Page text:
This report presents contemporary information on the health and wellbeing of secondary school students in New Zealand who have an Asian identity. The report is based on findings from the Youth19 Rangatahi Smart Survey, the fourth in a series of secondary school surveys conducted in 2019, 2012, 2007 and 2001.
The use of the term ‘Asian’ is problematic as this population is not a single ethnic category. Aggregating all Asian peoples in one group fails to celebrate the heterogeneity in the group and masks important differences with an averaging effect. Whilst aggregated data are extensively used for policy and planning, this aggregation can provide misleading information relating to individual Asian ethnicities. In separate sections of this report, we disaggregate Asian youth data to provide health and wellbeing data specific to East Asian students and South Asian students as two broader ethnic groupings, followed by information specific to Chinese students and Indian students (the two largest Asian ethnic groups among the survey respondents).
Overall, most Asian students had positive feelings about school and felt cared for by their teachers. Most perceived that they had good to excellent general health, most had good psychological wellbeing and were satisfied with life. Substance misuse was relatively low among Asian students.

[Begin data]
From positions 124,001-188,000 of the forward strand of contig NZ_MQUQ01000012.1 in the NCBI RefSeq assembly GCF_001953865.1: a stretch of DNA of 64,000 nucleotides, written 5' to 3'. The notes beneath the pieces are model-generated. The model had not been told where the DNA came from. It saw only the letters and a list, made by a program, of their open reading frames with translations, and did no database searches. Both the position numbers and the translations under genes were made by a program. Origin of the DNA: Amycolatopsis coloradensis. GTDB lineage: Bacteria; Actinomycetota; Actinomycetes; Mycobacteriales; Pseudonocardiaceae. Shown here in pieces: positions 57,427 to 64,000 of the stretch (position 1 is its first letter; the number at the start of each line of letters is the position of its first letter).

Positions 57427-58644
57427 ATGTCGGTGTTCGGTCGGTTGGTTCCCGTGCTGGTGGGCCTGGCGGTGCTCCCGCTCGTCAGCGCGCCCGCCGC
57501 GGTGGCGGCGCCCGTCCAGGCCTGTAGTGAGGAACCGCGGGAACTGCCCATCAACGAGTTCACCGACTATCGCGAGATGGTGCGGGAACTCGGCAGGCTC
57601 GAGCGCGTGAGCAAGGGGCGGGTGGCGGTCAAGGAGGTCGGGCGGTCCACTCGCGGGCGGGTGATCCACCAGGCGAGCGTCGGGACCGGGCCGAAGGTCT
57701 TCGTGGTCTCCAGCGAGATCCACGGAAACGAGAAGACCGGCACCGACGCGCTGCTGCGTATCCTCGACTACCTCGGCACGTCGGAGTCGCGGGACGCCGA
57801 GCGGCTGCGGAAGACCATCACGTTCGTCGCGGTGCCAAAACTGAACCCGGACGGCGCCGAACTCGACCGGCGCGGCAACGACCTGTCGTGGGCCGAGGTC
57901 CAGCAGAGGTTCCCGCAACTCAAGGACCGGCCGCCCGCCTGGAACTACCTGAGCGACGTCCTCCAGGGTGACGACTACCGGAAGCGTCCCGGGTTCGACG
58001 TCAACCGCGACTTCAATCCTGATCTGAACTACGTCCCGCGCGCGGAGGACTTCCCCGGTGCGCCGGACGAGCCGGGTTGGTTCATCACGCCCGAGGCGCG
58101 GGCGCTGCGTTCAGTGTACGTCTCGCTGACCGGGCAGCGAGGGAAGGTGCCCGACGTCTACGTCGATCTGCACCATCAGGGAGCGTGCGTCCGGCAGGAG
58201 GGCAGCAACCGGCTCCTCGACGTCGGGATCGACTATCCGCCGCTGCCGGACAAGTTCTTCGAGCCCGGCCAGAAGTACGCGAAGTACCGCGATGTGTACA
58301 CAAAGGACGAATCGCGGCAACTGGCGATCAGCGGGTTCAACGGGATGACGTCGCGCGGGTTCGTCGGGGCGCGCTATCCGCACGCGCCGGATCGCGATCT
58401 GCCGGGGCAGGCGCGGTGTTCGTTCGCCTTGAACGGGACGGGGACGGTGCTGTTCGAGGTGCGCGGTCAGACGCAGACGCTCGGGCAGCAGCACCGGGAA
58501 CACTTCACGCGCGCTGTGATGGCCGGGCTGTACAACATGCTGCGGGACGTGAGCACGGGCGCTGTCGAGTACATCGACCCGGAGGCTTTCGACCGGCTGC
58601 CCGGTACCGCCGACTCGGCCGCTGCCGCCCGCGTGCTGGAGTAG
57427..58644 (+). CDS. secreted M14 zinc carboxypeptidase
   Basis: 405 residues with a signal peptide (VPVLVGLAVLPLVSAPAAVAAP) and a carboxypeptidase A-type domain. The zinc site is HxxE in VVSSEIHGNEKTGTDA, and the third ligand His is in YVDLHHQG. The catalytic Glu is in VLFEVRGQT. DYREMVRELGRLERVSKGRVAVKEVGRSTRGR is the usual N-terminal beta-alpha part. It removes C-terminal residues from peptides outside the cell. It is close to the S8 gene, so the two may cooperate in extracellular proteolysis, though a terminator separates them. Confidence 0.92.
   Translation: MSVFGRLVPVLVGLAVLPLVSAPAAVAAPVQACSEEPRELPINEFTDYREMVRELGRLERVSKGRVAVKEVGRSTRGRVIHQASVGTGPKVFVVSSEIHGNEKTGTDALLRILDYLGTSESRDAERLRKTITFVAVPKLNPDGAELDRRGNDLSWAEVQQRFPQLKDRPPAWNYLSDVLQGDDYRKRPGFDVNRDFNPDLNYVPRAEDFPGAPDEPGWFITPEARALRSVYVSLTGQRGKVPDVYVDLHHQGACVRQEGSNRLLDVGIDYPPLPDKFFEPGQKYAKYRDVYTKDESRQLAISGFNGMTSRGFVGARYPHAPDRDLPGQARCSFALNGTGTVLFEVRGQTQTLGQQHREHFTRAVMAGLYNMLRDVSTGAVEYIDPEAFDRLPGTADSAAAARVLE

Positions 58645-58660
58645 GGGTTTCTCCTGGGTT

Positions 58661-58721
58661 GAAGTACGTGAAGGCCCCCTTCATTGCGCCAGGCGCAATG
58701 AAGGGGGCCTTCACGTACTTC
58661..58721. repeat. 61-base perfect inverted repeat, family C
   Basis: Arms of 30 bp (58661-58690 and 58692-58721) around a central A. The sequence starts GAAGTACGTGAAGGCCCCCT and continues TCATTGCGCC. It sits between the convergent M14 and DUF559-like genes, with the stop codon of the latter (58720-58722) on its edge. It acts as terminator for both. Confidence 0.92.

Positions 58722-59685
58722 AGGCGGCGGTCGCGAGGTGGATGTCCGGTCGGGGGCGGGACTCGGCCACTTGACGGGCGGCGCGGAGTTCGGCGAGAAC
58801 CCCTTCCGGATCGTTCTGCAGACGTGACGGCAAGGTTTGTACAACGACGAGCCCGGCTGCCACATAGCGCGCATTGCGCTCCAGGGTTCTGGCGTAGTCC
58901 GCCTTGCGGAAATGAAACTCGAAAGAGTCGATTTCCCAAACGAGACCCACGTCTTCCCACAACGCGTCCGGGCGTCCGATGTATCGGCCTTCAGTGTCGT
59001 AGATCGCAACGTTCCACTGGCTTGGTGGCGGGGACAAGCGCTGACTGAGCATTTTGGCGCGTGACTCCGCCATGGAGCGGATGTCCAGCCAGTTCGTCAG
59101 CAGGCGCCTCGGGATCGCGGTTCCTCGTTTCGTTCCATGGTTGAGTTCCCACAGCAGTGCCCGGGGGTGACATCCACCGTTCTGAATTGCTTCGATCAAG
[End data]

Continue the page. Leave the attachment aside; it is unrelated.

Despite these positive findings, one in four Asian students reported being treated unfairly by a teacher because of their ethnicity, 10% reported being bullied in school because of their ethnicity or religion, and about half felt unsafe in their neighbourhood. They were also more likely to report witnessing or experiencing violence at home compared to their European peers. Many reported significant rates of emotional and mental distress. Mental health, particularly among female students, is of significant concern for this population. Overall, one in five students reported forgone health care.
Compared to their European peers, South Asian students in general, and Indian students in particular, were more likely to report household poverty (despite similar proportions reporting one or both parents working), a difference not evident for East Asian and Chinese students. Compared to their European peers, East Asian students and Chinese students were more likely to report not having enough quality time with family and not having an adult outside the family they can trust. They were also more likely to experience significant depressive symptoms and less likely to access health care compared to their European peers, differences not evident for South Asian and Indian students.
We highlight the importance of disaggregating youth data for the overall Asian group into East Asian and South Asian to gain a better understanding of the relationships between ethnicity and health, and to extract pertinent information that could be used for targeted interventions.
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